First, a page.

The Myths and Truths of Accountability.

992a61d8-8ebd-4af0-a23d-052164ccd500Accountability can be defined as; the quality or state of being accountable; especially : an obligation or willingness to accept responsibility or to account for one’s actions

A quick observation of some myths and truths –


Myth #1 – People will think you are stupid if you say “I messed up”. – I have heard this a lot and it is totally based in fear. Fear of the unknown, fear of what others will think, fear of not getting that promotion, fear of (you fill in the blank). Fear is a paralyzing and crippling force that can destroy a teams ability to stretch itself beyond its current capacity, leaving folks stuck in doing things the same old way. Sometimes this type of fear is the result of an oppressive leadership model or a lack of maturity.

Truth #1 – People will respect you more when you have a sense of ownership, especially when things aren’t going well.- Think about every sports press conference where the team lost the big game. The coaches that garner the most respect are the ones that say, “It’s my fault, I should have put my players in a better position to win.”

Myth #2 – “They will never trust me again if they know I made that mistake, I just won’t say anything.” – Once, again this is a fear based reaction to the human predisposition to make mistakes. We all do it. I have learned more about rules in my life by breaking them than any textbook or class could teach. The truth always comes out and by then, it’s too late to realize the following truth.

Truth #2 – People will trust you because they know you are not afraid to “fess up”. – It is a much harder thing to trust a person who lies to you than one who tells the truth. By consistently holding integrity as a value and practicing it daily, it becomes part of your normal pattern.

Myth #3 – People who distance themselves from problems are often seen as high performers, with unblemished records. -People who do this are really viewed as individuals more concerned with personal glory than truth. They are not their brother’s keeper. They are folks whose purpose is to shine a light on themselves as opposed to helping the team out of trouble. This type of person thinks no one knows their heart, but in reality, they are the most transparent type.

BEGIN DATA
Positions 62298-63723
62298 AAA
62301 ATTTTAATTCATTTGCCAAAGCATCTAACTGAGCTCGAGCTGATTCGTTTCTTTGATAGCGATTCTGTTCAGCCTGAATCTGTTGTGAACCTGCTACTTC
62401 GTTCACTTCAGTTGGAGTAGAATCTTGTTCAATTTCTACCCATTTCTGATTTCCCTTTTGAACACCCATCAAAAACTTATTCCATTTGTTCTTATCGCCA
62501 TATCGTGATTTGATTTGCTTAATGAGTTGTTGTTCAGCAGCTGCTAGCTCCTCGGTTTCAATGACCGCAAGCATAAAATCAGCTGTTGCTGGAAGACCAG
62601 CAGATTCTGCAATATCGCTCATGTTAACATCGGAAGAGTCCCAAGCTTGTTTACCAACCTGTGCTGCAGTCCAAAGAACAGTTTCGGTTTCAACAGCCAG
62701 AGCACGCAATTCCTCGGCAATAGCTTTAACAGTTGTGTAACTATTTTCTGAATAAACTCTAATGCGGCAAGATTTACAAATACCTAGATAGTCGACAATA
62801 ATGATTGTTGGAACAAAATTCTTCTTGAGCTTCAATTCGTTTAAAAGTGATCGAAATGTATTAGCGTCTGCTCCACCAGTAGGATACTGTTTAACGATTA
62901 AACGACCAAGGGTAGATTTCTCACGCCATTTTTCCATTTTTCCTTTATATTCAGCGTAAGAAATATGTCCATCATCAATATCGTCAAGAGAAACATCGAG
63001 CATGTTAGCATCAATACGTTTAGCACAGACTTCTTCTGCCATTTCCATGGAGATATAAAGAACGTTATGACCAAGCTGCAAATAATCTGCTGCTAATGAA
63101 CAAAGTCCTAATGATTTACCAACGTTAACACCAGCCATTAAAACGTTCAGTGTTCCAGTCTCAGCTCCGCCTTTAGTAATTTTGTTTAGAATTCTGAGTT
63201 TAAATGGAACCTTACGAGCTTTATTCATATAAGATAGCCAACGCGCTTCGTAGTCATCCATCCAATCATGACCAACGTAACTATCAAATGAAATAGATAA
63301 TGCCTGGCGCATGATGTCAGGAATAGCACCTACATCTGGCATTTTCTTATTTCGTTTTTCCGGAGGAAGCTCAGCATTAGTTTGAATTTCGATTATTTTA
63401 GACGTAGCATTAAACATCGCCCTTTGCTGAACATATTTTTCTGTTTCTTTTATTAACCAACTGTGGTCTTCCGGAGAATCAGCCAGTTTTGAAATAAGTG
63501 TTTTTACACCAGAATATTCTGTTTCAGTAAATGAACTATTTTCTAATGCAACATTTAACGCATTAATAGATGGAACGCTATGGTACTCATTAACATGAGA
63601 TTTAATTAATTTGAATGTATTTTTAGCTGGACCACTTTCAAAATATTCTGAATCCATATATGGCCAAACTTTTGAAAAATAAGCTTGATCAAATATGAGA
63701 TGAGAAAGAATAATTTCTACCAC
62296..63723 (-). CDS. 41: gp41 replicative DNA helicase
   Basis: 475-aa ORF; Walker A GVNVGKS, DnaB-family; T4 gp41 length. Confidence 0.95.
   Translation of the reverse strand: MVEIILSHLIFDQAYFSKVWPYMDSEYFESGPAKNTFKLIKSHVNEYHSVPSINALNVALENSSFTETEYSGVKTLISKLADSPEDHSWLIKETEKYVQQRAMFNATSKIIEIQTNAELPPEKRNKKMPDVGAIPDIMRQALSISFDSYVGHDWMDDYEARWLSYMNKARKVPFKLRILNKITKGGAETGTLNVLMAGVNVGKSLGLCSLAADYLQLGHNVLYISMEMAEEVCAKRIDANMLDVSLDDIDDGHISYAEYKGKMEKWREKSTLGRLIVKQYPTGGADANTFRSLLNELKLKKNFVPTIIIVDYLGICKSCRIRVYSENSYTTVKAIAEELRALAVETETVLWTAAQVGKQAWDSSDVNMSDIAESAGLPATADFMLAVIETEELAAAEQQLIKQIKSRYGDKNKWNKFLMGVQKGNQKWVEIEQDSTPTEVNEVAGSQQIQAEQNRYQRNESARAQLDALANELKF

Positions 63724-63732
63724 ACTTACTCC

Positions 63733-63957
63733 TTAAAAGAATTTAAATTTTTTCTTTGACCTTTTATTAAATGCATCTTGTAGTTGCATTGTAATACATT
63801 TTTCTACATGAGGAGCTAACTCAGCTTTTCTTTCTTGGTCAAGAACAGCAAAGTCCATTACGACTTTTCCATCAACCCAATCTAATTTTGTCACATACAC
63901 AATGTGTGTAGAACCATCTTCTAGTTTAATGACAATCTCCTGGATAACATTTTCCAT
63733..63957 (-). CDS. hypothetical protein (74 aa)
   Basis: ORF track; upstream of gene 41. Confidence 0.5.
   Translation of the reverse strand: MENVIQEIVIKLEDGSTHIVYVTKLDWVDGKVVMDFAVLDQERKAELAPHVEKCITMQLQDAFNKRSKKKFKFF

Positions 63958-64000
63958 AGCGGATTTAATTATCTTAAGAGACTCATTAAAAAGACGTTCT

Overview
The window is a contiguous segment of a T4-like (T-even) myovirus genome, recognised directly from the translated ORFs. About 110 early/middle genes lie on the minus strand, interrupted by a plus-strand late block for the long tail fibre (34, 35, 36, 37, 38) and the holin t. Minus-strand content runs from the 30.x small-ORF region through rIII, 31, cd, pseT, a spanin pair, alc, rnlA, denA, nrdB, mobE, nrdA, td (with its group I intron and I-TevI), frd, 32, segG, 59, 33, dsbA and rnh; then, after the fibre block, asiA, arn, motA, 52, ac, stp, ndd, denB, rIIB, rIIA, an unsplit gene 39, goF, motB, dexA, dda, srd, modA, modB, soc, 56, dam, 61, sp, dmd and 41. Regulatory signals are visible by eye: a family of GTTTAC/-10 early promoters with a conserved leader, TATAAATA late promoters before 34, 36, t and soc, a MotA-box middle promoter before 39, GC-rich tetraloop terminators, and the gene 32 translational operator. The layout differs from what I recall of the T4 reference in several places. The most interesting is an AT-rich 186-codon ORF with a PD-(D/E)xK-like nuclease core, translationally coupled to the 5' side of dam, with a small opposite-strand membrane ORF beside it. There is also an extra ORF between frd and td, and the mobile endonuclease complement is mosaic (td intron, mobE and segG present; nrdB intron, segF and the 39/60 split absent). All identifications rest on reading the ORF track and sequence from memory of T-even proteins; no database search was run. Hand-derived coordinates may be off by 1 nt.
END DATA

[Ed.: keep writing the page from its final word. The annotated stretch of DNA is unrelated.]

Truth #3 – People who distance themselves from issues are often viewed as cowardly and not “leadership” material. -Do you want to be in the foxhole with the person that says, “hey we’re in this foxhole together, let’s make a plan” or the person that says “hey, I need you to take my place in this foxhole. I’ll go let the boss know you’re here.” Leaders come from all levels in the organization. Folks that hide when it’s time to take the heat, or otherwise deflect the flames of fury will not earn the respect of any “true” team.

Myth #4 – Accountability comes from the top down. – We must hold our folks accountable is a mantra often heard in leadership meetings, but is sadly misunderstood, especially without the correlating truth.

Truth #4 – Accountability is best when it goes up and down. – How can you expect to hold folks accountable, if they can’t hold YOU accountable? Remember that old saying, walk the talk? No one will take rules, compliance with regulatory agencies or documentation seriously if you don’t. No one should be walking past issues, period.

Myth #5 – “Holding folks accountable is just a way of getting others in trouble, I’m no rat!” -People may get in trouble if we find a glaring issue, but that’s not the purpose for accountability. Accountability, very simply, ensures that the expected behaviors are adhered to at all times within the culture. In addition to this, consider that not every issue needs to be brought to light in a way that embarrasses people. Sometimes a gentle nudge is just what a person needs to get moving in the right direction.

Truth #5 – Holding folks accountable is how leaders set expectations. – By being present in the field, not accepting mediocre or subpar performance, using the proper level of correction and being an example, leaders set behavioral expectations. Leaders are found on all levels (first year employee on up to General Manager) and it is up to each one of us to realize that WE hold the key to success and the ability to create a culture that is able to sustain safe, stable, reliable operations with predictable outcomes.

Final thought to examine on your own.

One of the most powerful lesson’s I’ve ever learned about accountability, is that within it, lies the ability. As soon as you blame others for your issues, you give away the ability to fix those issues.

Your current position in life is a direct result of every choice you have ever made. Right or wrong, good or bad, you are exactly who you have lived your life to be. Understanding that is true accountability, right?

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